Sunday, June 16, 2024

Putting the ‘vinyl revival’ in proper perspective

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MBW Views is a series of exclusive op/eds from eminent music industry people… with something to say. The following comes from Eamonn Forde, a long-time music industry journalist, and the author of The Final Days of EMI: Selling the Pig and Leaving The Building: The Lucrative Afterlife of Music Estates. UK-based Forde’s new book, 1999: The Year The Record Industry Lost Control, is out now via Omnibus Press.


“The report of my death was an exaggeration,” said Mark Twain in 1897 on hearing of the early publication of his obituary.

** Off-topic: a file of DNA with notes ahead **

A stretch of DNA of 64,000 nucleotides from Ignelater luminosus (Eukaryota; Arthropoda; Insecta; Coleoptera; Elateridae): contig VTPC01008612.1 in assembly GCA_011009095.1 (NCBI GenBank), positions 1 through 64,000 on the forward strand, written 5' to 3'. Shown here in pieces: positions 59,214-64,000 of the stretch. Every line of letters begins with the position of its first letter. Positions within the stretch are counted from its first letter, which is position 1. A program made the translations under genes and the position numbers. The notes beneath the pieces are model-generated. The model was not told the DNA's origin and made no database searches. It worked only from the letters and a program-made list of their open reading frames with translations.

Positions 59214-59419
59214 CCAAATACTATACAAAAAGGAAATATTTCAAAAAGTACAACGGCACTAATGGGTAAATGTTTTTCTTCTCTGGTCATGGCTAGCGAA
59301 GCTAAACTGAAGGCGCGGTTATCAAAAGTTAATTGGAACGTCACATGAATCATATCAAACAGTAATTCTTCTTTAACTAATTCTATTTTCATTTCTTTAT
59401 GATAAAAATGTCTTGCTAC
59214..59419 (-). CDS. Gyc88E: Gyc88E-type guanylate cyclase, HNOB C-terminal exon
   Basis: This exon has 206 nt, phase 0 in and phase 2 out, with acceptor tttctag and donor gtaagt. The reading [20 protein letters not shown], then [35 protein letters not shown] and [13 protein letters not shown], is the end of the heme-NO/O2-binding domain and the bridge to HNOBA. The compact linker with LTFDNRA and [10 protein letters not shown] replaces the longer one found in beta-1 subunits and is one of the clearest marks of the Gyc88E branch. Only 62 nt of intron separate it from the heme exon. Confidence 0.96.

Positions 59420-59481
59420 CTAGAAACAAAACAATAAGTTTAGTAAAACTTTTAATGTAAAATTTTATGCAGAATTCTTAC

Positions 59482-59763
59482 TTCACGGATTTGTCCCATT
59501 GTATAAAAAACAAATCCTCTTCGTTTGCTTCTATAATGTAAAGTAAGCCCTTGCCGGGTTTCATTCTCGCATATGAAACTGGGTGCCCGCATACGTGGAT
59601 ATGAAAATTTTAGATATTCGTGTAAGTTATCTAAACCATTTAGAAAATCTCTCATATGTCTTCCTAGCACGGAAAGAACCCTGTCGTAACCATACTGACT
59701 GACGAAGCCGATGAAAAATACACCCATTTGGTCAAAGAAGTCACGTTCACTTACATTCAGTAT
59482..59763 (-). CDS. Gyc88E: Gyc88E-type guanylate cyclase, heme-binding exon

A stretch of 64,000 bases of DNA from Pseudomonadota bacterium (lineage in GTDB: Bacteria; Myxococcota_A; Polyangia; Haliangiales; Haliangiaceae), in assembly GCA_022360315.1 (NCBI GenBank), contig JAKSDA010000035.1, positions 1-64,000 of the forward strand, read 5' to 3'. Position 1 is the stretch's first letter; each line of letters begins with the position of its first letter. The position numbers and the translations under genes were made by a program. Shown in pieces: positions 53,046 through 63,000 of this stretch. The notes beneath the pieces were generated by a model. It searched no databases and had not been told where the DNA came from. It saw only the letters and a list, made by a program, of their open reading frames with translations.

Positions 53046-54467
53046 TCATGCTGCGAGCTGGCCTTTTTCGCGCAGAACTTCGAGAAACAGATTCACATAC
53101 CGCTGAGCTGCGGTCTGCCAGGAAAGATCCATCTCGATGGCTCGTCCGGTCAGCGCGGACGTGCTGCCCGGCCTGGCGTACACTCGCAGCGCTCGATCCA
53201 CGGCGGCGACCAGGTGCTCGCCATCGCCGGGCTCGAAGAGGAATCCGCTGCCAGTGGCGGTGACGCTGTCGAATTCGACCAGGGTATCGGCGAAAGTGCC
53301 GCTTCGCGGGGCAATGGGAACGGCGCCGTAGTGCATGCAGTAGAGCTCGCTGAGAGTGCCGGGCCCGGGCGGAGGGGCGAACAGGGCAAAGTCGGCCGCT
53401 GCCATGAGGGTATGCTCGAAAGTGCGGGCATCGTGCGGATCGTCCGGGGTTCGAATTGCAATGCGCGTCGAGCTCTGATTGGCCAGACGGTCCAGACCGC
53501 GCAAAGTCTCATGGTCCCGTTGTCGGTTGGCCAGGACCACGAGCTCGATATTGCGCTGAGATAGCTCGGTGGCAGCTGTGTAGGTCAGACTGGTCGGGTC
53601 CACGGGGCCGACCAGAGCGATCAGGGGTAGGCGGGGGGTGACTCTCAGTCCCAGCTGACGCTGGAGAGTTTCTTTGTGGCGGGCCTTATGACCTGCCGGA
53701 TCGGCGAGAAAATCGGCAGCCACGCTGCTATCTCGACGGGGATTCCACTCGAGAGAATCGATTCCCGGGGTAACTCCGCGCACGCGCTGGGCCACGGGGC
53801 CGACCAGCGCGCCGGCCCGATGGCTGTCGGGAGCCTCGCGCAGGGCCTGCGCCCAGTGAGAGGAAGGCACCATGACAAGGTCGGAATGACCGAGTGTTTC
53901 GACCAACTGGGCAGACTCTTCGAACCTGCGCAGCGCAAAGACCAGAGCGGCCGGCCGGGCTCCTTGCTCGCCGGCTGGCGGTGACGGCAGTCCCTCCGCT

The inverse of that, arriving like clockwork every January dressed like the naked emperor in the invisible ermine of a “feel-good” story, is the repetitious news of the “vinyl revival” that, for a business not shy about exaggeration and self-aggrandisement, really takes the biscuit.

It is hard to keep count, but this must now be the vinyl re-re-re-re-re-re-re-re-re-re-re-re-re-re-re-re-revival.

The spin this year is that “UK sales of vinyl LPs have hit their highest level since 1990”. They are up 11.7%! Unit sales topped 5.9 million units! One simply cannot move for people in the streets shouting about how much vinyl they have bought this week!

Without wishing to “dunk” too much on the jubilant numbers coming out from the BPI, one does worry that all sense of perspective has been badly lost here in the race to proffer a positive story with which to kick off the new year.